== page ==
Community Noise and Health Study

Privacy Impact Assessment

Introduction

Starting in May 2013, Statistics Canada will conduct the Community Noise and Health Study (CHNS) on behalf of Health Canada. The CNHS will collect information to evaluate the health effects associated with exposure to noise sources in Canada.

 It is anticipated that approximately 1200 respondents will complete the survey, with one person aged 18 to 79 years of age selected per household.

Objective

A privacy impact assessment for the CNHS was conducted to determine if there were any privacy, confidentiality and security issues associated with the study, and, if so, to make recommendations for their resolution or mitigation.

Description

The CNHS will provide a means to explore the relationships between noise and health issues, such as, hypertension, levels of chronic stress and measures of sleep quantity and quality.

In a personal interview at their home, respondents will be asked a series of health-related questions and will have their resting blood pressure measured, will be asked to wear a sleep watch during a seven-day period for a sleep evaluation and will be asked to provide a hair sample, which will be sent to a laboratory under contract to Statistics Canada for analysis of chronic stress.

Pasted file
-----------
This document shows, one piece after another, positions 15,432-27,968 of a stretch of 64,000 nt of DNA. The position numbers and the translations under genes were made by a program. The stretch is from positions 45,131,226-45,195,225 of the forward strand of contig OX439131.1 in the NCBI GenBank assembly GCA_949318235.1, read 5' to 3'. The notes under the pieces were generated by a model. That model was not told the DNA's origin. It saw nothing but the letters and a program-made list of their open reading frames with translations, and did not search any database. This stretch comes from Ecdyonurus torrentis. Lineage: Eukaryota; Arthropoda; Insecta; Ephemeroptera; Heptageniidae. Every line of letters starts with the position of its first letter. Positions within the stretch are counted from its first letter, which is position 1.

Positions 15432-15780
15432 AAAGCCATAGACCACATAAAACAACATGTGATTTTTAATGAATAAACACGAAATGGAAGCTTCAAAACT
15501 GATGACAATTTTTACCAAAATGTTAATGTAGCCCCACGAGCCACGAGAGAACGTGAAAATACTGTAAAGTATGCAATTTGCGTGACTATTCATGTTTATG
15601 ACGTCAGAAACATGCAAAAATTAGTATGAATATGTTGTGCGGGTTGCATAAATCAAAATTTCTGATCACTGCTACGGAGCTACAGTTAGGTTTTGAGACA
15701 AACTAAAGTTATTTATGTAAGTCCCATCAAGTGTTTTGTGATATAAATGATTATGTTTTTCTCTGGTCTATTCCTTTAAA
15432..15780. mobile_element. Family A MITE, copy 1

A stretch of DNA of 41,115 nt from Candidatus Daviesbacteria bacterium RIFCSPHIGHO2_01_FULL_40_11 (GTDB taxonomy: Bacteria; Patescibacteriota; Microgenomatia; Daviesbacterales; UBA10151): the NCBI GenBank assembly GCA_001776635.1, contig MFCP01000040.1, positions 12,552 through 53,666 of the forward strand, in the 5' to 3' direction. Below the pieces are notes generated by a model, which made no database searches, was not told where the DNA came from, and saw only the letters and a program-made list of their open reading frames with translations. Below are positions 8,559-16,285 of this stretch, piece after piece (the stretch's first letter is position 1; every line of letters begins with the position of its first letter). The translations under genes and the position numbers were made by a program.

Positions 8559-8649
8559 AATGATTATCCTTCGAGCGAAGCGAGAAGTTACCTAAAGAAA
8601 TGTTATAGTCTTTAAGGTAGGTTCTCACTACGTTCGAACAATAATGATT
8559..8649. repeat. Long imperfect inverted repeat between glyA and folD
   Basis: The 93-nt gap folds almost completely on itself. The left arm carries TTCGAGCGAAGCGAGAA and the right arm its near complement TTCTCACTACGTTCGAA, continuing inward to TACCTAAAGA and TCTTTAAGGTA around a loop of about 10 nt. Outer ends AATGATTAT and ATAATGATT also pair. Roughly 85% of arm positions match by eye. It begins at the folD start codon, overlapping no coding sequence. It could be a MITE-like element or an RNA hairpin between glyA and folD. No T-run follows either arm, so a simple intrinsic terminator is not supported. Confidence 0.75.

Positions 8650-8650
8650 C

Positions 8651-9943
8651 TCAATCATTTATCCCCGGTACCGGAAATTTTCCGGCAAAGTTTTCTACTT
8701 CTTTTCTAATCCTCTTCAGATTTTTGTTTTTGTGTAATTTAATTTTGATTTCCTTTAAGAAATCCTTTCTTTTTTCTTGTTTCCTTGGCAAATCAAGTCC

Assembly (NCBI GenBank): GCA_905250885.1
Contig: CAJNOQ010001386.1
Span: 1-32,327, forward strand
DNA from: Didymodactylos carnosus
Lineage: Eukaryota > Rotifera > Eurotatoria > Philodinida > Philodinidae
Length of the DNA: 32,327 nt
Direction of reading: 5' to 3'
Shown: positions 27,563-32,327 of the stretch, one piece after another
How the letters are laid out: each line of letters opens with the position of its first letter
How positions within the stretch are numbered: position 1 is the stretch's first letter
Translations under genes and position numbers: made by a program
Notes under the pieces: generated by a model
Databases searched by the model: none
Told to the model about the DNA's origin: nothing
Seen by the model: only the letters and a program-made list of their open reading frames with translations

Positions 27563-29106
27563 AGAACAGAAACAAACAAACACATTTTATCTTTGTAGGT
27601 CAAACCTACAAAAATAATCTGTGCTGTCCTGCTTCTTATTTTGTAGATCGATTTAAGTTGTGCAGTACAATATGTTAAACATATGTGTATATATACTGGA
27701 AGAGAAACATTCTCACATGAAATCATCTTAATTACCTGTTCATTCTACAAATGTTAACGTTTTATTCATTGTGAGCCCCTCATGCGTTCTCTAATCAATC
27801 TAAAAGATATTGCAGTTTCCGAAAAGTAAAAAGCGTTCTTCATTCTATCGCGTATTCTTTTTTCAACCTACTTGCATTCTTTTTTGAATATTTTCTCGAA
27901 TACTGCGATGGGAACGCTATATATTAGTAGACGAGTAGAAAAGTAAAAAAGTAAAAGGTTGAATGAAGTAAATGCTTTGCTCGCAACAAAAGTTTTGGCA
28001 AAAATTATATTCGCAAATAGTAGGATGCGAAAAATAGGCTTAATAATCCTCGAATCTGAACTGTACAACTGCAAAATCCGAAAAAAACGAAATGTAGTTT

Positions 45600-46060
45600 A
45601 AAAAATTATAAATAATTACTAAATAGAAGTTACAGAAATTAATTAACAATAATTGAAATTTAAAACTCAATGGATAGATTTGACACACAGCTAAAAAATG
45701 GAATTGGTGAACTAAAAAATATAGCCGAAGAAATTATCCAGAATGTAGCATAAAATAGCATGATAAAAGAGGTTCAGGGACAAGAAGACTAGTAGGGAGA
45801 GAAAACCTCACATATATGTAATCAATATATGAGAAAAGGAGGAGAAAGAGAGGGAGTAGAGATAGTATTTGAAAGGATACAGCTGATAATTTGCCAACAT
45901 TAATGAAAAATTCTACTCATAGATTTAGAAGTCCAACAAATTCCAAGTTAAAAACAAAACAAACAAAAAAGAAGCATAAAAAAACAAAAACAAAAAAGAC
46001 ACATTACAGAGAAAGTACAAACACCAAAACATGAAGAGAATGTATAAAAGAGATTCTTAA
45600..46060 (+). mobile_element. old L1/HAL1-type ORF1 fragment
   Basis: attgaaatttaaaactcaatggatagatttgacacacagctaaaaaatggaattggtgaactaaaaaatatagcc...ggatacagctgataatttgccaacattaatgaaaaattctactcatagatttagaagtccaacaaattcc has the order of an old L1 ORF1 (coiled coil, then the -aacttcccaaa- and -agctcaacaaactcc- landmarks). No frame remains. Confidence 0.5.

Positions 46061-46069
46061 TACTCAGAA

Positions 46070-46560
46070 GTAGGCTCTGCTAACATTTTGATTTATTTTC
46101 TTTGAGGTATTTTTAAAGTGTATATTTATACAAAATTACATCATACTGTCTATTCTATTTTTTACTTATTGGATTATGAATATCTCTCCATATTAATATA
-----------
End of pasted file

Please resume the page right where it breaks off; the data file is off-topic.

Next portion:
Because of the personal nature of the information being collected, tested and processed, the privacy impact assessment identified a number of potential privacy issues and risks. They include:

  • Transmitting information and samples between Statistics Canada headquarters, the field and the laboratory
  • Transmitting information from respondents to Statistics Canada headquarters through the mail
  • Transmitting information containing personal information from the respondents' homes to the field office to Statistics Canada headquarters
  • Returning physical measurement results to respondents

Measures put in place to address these issues include providing comprehensive information in order to obtain written informed consent from respondents, anonymous identification numbers on samples and other security procedures to ensure the confidentiality and integrity of respondents' information.

Consultations and Review Boards

A number of committees and groups were involved in the development of the CNHS content, design and procedures to address privacy and research ethics questions related to the survey. Members included experts from federal government departments, academia, and international jurisdictions with expertise in wind turbine noise. 

The CNHS design and survey content was extensively reviewed by the Public Health Agency of Canada's Science Advisory Board and the World Health Organization.  The Public Health Agency of Canada also provided departmental approval for research involving humans. Health Canada's Research Ethics Board (REB) reviewed all CNHS protocol and procedures and provided approval to proceed.

Conclusion

With enhanced and existing Statistics Canada safeguards and procedures, as well as those in place at site offices and the laboratory, any remaining risks will be either negligible or are such that Statistics Canada is prepared to accept and manage these risks.

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